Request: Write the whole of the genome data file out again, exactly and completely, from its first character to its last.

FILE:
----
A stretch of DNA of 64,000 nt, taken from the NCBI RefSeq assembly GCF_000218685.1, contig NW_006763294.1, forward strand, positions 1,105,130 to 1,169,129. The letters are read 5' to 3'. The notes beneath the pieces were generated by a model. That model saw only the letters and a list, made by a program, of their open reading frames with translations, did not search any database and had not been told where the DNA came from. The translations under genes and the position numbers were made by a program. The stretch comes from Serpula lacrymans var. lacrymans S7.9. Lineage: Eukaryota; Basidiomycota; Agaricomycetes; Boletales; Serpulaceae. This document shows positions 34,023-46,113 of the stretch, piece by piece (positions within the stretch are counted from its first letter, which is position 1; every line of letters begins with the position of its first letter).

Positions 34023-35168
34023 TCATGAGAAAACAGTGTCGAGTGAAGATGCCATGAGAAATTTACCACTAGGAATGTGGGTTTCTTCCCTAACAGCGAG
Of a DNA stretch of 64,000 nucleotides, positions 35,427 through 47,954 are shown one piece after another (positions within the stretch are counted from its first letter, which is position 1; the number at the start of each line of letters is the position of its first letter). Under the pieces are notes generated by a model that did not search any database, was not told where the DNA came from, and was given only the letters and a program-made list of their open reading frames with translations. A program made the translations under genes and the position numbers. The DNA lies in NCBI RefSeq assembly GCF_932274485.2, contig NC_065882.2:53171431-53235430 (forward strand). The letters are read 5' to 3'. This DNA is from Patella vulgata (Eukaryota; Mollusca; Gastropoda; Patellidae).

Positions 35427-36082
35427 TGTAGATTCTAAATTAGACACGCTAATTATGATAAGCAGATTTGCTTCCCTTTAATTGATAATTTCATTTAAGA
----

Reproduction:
A stretch of DNA of 64,000 nt, taken from the NCBI RefSeq assembly GCF_000218685.1, contig NW_006763294.1, forward strand, positions 1,105,130 to 1,169,129. The letters are read 5' to 3'. The notes beneath the pieces were generated by a model. That model saw only the letters and a list, made by a program, of their open reading frames with translations, did not search any database and had not been told where the DNA came from. The translations under genes and the position numbers were made by a program. The stretch comes from Serpula lacrymans var. lacrymans S7.9. Lineage: Eukaryota; Basidiomycota; Agaricomycetes; Boletales; Serpulaceae. This document shows positions 34,023-46,113 of the stretch, piece by piece (positions within the stretch are counted from its first letter, which is position 1; every line of letters begins with the position of its first letter).

Positions 34023-35168
34023 TCATGAGAAAACAGTGTCGAGTGAAGATGCCATGAGAAATTTACCACTAGGAATGTGGGTTTCTTCCCTAACAGCGAG
Of a DNA stretch of 64,000 nucleotides, positions 35,427 through 47,954 are shown one piece after another (positions within the stretch are counted from its first letter, which is position 1; the number at the start of each line of letters is the position of its first letter). Under the pieces are notes generated by a model that did not search any database, was not told where the DNA came from, and was given only the letters and a program-made list of their open reading frames with translations. A program made the translations under genes and the position numbers. The DNA lies in NCBI RefSeq assembly GCF_932274485.2, contig NC_065882.2:53171431-53235430 (forward strand). The letters are read 5' to 3'. This DNA is from Patella vulgata (Eukaryota; Mollusca; Gastropoda; Patellidae).

Positions 35427-36082
35427 TGTAGATTCTAAATTAGACACGCTAATTATGATAAGCAGATTTGCTTCCCTTTAATTGATAATTTCATTTAAGA